Algorithmic consumer credit scoring has caused anxiety among scholars and policy makers. After a significant legislative effort by the European Union, the General Data Protection Regulation (GDPR) that has provisions tailored to automated decision-making (ADM) was implemented. When the EU Commission and the US Department of Commerce negotiated for US organizations to whom data from EU data controller is transferred to comply with the key principles of EU Data Protection Law under the EU-US Privacy Shield (PS) Framework, the Department of Commerce refused to incorporate the GDPR principles governing ADM in the PS Framework. The EU Commission accepted this refusal reasoning that where US companies make automated decisions with respect to EU data subjects, such as in consumer credit risk scoring, there are laws in the US that protect the consumer from adverse decisions. This view contradicts recommendations for implementing GDPR-Inspired law in the US to tackle the challenges of automated consumer credit scoring.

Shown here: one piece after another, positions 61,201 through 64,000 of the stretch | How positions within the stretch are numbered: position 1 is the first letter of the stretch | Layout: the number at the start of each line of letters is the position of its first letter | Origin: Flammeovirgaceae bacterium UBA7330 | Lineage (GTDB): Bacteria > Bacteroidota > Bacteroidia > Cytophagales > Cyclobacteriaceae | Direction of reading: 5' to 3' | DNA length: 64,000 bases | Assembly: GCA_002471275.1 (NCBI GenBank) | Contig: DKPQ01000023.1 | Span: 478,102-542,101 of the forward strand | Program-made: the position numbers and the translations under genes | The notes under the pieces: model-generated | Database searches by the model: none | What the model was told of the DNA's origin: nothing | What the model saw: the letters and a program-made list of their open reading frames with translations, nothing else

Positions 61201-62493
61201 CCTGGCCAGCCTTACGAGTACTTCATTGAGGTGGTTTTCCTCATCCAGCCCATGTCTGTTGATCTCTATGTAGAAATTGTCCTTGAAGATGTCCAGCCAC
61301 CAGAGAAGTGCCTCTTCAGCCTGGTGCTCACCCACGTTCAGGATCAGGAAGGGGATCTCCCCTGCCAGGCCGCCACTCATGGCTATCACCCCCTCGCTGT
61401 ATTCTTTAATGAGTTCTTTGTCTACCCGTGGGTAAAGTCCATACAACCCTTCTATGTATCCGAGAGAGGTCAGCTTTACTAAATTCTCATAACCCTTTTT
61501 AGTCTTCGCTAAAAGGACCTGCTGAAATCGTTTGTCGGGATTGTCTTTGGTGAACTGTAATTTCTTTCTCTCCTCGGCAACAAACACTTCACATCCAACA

This article argues that despite the differences in the approach to the regulation of automated consumer credit scoring in the EU and the US, consumers are similarly protected in both jurisdictions. Furthermore, US consumer credit laws have the necessary flexibility to ensure that adverse automated decisions are tackled effectively. This article, through analyzing statutes, cases, and empirical evidence, demonstrates that the seemingly comprehensive legal rules governing ADM in the GDPR do not make the EU consumers better off. In addition, the challenges presented by the increasing sophistication of Artificial Intelligence (AI), especially machine learning, place both the EU and the US legal regimes in similar position as neither jurisdiction is equipped to respond to autonomous, unpredictable, and unexplainable algorithms making decisions. While the EU’s risk-based approach to AI regulation adopted by the Draft AI Regulation which also contains provisions on regulatory sandboxing is a significant improvement, it does not significantly change the rules regarding algorithmic consumer credit scoring. Nevertheless, this is the approach that regulation should primarily adopt for the future.